An 11-year-old Brazilian boy on vacation at Universal Orlando had his foot and leg crushed while riding the E.T. attraction at Universal Studios Florida in late January and since then, the family has taken Universal to court.
According to Orlando Sentinel, Roberta Perez, mother to the Tiago Perez (the boy involved in the incident), sued Universal in Orange Circuit Court in late February seeking at least $15,000 in damages for the Jan. 31 incident.
Edmund Normand, the Orlando-based lawyer for Tiago Perez, stated that it appeared that Perez’s left foot became stuck between the ride vehicle and a cement offloading area at the end of the ride.
In the incident, Tiago’s foot was crushed, breaking multiple bones in his toes, foot and leg in what Normand described as a bloody scene.
According to Normand, Tiago wasn’t doing anything wrong while riding the attraction –“He was just being a normal kid, a normal rider.”
Tiago’s feet weren’t on the pedals of the bike, but naturally dangled and were inside the vehicle as requested, said Normand, who is seeking to obtain video of what happened.
Orlando Sentinel reports that Tiago’s family were witnesses, his mother sat in the same row and other family members were behind the boy, who was in the last seat in the middle row.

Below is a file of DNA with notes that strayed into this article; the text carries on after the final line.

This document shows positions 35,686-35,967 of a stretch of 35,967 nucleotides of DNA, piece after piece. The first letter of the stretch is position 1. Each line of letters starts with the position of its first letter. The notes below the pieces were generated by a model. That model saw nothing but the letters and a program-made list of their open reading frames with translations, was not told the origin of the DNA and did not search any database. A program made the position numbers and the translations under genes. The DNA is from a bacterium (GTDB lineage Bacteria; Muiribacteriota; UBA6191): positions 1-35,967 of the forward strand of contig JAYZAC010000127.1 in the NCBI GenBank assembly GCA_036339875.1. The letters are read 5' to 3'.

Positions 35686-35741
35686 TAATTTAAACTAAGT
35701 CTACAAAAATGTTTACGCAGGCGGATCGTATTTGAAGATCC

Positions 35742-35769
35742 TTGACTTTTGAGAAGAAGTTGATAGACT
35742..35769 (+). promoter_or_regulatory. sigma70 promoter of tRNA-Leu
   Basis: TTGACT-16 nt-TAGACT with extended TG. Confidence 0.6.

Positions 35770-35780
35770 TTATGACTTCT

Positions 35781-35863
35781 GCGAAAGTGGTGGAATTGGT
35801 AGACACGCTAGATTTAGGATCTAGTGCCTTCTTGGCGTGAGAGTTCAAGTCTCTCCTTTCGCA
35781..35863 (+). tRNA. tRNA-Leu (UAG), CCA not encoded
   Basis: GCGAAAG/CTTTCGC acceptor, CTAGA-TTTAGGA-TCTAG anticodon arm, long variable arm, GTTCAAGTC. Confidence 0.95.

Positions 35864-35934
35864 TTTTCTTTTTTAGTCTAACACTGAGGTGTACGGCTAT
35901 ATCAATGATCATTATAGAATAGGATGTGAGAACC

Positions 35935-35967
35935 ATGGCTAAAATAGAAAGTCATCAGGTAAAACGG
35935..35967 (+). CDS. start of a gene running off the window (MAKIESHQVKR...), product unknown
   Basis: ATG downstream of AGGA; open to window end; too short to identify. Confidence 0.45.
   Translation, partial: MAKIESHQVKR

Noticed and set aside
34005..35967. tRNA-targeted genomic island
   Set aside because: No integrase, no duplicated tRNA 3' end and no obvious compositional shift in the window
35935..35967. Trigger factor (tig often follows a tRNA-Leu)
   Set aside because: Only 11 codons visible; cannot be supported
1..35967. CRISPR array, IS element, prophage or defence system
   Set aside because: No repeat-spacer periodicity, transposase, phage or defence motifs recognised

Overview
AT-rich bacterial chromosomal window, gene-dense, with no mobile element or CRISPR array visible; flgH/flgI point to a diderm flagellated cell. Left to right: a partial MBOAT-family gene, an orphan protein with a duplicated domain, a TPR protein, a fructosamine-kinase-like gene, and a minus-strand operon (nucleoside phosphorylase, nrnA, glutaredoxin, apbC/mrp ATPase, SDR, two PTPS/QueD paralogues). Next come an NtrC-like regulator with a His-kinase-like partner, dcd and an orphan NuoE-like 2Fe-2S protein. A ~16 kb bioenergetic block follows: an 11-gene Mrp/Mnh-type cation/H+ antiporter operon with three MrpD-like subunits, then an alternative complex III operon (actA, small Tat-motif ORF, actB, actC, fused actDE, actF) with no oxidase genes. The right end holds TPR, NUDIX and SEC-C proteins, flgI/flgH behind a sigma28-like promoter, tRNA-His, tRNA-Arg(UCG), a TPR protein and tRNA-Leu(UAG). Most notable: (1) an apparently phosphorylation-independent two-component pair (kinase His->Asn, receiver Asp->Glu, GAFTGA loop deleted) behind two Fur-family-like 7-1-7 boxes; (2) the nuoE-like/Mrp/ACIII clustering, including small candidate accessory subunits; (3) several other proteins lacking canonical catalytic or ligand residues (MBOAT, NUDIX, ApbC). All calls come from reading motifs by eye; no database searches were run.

Tiago is now under the treatment of an orthopedic surgeon in Brazil and has not returned to school since the accident weeks ago. The boy, who played on a soccer team in Brazil, must keep his foot elevated.
Normand says the family is worried the injury will affect how Tiago grows up. “It’s nonsensical,” Normand said for the injury to have occurred on a kid-friendly attraction like E.T., which has a height requirement of just 34 inches.
Normand says the lawsuit also notes that Tiago, as well as his mother, did not speak English and could not read any warning signs.
Orlando Sentinel reports that records show the Orlando Fire Department responded to an injury just before 6 p.m. on January 31 at Universal Studios, but the city would not provide detailed information on what happened because it was a medical call.
“There was an incident last night — but we are confident the attraction was operating normally at the time. The ride is temporarily closed as part of our own safety and review procedures,” Universal spokesman Tom Schroder said in a statement on Feb. 1.
Normand has said they’ve noticed a new safety check on the ride as recently as Monday, where the ride now pauses momentarily as it nears its exit so a Universal employee can check to make sure riders’ arms and legs are inside the vehicle. Normand claims this is new since they originally began researching the attraction.
Normand has also suggested Universal should add netting to protect people’s feet, as it does on Men in Black: Alien Attack. “Why not do the same methods they have on their other rides?” Normand said.